|Publisher||Yale Egyptological Seminar|
|Publication Date||December 31, 2007|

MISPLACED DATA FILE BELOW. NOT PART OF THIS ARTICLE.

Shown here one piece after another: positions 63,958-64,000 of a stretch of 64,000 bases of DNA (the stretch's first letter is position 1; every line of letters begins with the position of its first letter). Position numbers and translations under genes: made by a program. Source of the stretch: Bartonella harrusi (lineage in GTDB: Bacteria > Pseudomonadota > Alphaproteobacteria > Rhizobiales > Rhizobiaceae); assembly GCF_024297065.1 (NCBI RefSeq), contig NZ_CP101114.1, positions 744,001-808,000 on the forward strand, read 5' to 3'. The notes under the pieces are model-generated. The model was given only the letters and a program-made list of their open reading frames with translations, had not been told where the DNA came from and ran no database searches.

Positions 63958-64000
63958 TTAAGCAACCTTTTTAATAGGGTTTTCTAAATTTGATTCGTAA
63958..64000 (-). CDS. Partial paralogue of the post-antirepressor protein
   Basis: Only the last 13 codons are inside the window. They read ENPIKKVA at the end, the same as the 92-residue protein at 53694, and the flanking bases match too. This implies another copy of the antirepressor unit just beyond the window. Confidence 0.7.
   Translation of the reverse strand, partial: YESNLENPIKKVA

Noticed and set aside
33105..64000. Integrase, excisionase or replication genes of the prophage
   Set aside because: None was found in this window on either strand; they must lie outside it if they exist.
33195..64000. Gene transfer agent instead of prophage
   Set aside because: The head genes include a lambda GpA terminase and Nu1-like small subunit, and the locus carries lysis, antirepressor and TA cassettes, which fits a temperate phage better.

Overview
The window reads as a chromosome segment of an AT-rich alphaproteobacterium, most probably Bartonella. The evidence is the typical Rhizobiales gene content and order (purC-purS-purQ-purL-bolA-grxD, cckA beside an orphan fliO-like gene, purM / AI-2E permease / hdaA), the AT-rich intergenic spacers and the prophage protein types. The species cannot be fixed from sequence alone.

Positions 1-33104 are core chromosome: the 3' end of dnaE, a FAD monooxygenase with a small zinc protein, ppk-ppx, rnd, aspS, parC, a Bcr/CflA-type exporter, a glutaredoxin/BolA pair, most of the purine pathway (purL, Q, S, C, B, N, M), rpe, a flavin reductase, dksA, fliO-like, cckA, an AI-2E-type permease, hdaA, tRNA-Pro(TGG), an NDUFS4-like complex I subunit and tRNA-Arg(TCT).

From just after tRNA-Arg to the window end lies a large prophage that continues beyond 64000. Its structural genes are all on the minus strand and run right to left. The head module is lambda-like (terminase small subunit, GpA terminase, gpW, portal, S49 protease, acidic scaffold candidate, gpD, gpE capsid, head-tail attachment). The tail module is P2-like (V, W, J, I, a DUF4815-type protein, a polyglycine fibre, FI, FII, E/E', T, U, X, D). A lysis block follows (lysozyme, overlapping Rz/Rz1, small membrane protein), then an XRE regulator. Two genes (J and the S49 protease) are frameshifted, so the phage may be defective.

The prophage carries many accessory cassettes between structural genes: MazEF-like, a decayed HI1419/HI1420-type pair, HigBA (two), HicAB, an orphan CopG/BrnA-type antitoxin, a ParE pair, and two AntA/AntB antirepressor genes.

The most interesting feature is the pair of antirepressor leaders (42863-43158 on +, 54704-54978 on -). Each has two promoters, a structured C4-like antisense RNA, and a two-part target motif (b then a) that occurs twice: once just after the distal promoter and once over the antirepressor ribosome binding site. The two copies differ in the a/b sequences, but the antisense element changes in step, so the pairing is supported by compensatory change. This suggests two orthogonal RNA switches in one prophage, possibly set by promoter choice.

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The ruins of the mortuary complex named Enduring-are-the Places of Khakaure-true-of-voice- in-Abydos are located at South Abydos. Erected for pharaoh Khakaure-Senwosret III (ca. 1878-1841 BC) of Dynasty 12, the Abydos complex includes a subterranean royal tomb built beneath a peak anciently called Anubis-Mountain, and a mortuary temple named Nefer-Ka (Beautiful-is-the-Ka) established for the afterlife cult of Senwosret III. Although the Egypt Exploration Fund initially discovered and examined the site between 1899-1902, the Senwosret III complex has for the last century remained enigmatic, partially through virtue of its location at Abydos. It has often been identified as an Abydene royal cenotaph. In 1994 the University of Pennsylvania-Yale University-Institute of Fine Arts, NYU Expedition initiated a renewed program of excavation at South Abydos. A focus of this work has been a comprehensive investigation of the Senwosret III mortuary temple. Excavation of the temple's well-preserved architecture in tandem with work on its surroundings now provides the basis for a detailed reconstruction of this major Middle Kingdom royal mortuary temple. The volume includes six parts arranged in twenty-two chapters with three appendixes. Part I examines the organization of the Senwosret III complex as a whole. Part II is devoted to the architecture and functions of the containment building that housed the stone-built cult structure named Nefer-Ka. Part III examines the architecture, decorative and statue program of the cult building proper and presents a reconstruction of the building's layout and appearance. Part IV discusses the significant archaeological contexts that surround the temple including external activity areas, refuse deposits and the temple's ceramic assemblage. Part V includes publication of the seal corpus associated with the temple and presents a model of the temple's administrative structure based on institutional stamp seals and private name seals. Part VI examines the current evidence pertaining to the tomb enclosure and Senwosret III's subterranean tomb. The volume includes drawings and photographs of approximately one thousand objects: relief, statue and architectural fragments, small objects, seals and seal impressions, and ceramics. In its overall characteristics, the Senwosret III complex is an innovative royal mortuary establishment. Although it has discernible roots in the preceding royal pyramid tradition, the complex as a whole displays traits which presage the New Kingdom format of royal burial complex in the Valley of the Kings. Its hidden tomb at the foot of Anubis-Mountain, paired with its cultivation-edge mortuary temple makes this site pivotal in the evolution of the Egyptian royal mortuary complex. The volume addresses our understanding of this site as either a cenotaph or burial complex for Senwosret III, and the cult of this king which was maintained at South Abydos for some 150 years until its decline at the end of the 13th Dynasty, ca. 1700 BC.